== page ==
Sarah Saw a Triceratops

poem by Bill Nagelkerke , Illustrated by Cheryl Orsini

Learning intention:

I am learning to analyse the way visual techniques are used to draw the viewer’s eye to important aspects so that I can more effectively use visual elements in my storytelling.


Success criteria:

  • I can link the elements of the illustration to the text
  • I can identify the way framing and salience has been used by the illustrator
  • I can expand on the story in the poem and create an illustration that effectively links to the story.


Essential knowledge:

Use the glossary definitions of salience and framing to ensure students understand these concepts prior to the lesson.


After reading the poem, ask students to identify the way the picture and the text work together to tell the story. Answers may include:

  • Sarah looks angry in the picture, allowing readers to determine her tone in the second stanza
  • The triceratops looks pleased in the picture, suggesting that it is unfazed by Sarah’s frustration
  • The top is separating at the buttons and looks tight on the arms, confirming that the triceratops is stretching the top
  • There are multiple tops on the floor that the triceratops has clearly already tried on.


Discuss the way the illustrator has used framing and salience to depict different elements of the poem in the same picture. These may include:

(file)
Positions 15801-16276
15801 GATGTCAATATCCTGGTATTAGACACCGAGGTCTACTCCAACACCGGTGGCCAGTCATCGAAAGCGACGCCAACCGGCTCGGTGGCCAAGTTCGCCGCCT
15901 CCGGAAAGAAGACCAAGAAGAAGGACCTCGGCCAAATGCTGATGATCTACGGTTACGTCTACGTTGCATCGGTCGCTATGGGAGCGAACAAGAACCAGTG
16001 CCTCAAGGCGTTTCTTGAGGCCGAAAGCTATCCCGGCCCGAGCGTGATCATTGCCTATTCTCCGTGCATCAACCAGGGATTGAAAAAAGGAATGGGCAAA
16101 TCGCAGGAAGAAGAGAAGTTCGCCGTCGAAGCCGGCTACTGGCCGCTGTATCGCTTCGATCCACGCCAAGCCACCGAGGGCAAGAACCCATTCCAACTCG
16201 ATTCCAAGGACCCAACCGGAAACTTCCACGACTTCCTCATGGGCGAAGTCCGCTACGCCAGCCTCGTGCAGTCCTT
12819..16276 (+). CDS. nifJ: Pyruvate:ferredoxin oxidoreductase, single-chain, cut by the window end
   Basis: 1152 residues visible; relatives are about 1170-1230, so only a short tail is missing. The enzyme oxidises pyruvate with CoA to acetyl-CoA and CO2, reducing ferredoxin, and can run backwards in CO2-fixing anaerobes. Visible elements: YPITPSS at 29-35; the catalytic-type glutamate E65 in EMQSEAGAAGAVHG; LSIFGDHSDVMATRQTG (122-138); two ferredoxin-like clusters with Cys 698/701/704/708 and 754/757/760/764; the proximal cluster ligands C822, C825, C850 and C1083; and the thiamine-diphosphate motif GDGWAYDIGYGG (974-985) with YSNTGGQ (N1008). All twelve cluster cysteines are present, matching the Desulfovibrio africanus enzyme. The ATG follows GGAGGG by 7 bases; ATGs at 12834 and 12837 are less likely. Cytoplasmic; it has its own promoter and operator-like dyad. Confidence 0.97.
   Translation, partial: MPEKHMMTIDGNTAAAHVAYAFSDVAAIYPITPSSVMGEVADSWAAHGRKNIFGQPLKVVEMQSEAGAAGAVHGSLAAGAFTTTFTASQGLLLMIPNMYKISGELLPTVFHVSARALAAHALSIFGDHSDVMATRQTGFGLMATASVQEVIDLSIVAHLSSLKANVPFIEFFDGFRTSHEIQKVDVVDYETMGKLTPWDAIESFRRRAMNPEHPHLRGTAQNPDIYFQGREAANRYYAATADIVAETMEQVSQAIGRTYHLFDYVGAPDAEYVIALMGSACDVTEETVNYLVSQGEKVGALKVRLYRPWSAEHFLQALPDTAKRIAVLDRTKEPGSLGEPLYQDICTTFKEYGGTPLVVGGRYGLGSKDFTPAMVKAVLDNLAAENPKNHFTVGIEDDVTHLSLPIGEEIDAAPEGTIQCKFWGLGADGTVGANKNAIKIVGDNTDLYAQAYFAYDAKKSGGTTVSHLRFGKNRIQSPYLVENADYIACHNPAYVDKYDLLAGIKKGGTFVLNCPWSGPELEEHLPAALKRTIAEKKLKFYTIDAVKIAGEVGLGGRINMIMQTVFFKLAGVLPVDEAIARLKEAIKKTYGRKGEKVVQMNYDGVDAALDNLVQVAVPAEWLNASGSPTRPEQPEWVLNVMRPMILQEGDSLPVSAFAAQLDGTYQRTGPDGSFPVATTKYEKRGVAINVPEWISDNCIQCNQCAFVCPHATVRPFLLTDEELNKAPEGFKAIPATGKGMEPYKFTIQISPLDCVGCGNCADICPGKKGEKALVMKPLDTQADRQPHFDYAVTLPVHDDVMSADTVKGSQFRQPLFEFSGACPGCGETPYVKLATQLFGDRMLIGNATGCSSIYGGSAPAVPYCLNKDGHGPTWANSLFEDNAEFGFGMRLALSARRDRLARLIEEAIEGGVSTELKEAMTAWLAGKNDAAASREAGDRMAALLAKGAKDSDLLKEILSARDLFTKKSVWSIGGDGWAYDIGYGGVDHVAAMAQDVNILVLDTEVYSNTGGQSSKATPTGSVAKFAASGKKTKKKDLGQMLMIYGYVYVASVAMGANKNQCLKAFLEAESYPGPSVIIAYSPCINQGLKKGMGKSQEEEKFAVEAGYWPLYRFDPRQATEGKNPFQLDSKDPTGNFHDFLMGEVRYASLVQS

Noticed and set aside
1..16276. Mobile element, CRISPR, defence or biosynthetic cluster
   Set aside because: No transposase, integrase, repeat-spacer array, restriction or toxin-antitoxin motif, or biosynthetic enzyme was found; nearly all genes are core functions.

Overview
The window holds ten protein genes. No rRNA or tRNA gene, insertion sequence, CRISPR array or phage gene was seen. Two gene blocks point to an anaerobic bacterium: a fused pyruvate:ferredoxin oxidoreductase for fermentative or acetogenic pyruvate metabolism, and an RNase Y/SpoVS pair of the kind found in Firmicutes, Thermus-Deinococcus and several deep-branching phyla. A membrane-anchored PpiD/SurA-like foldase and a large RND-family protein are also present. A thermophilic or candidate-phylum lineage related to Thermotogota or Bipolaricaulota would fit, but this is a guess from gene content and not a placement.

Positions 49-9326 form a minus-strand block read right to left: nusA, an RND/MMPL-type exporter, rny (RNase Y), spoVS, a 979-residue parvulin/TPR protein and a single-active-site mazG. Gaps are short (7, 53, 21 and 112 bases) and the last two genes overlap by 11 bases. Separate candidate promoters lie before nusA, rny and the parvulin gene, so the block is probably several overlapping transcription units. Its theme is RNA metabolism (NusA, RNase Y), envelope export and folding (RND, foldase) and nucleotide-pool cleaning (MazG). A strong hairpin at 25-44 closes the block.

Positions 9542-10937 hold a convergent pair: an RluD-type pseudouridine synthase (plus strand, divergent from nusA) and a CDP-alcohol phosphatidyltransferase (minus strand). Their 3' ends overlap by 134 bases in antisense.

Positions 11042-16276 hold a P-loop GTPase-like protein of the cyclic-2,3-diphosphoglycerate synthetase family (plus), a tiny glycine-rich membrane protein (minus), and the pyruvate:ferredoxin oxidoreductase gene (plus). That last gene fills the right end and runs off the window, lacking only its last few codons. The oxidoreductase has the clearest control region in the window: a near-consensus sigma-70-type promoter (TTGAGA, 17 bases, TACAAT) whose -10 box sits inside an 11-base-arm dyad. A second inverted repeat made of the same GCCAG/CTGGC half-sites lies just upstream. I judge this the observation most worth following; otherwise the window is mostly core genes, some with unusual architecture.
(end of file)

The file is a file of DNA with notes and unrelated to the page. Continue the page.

• The subject of the poem is the triceratops, who is shown in the foreground of the picture
  • Sarah is shown slightly further back as a secondary focus in the illustration, just as she is in the poem
  • A rack of clothes is shown in the background of the illustration, showing there is reason for Sarah to stop the triceratops, as there are more clothes to try on
  • The crumpled clothes are shown in the foreground drawing the viewers eye down to attract attention to the pile the triceratops has already potentially ruined.


Have students read the poem again and discuss the possibilities of what may happen next. Use guiding questions, such as:

  • What kind of condition will the tops be in?
  • Will the triceratops continue trying on tops despite Sarah telling it to stop?
  • How will Sarah’s sister react if she finds out a triceratops has been trying on her tops?
  • Will Sarah cover for the triceratops?


Inform students they are to brainstorm their own idea about what will happen next. Explain that they should write a paragraph to continue the story and create an accompanying illustration. In drawing their illustration, students should consider what is included in their writing and how they can best show it using framing and salience.

For an extension challenge, students can continue the story in poem form following the same rhyme scheme in the text (ABCB)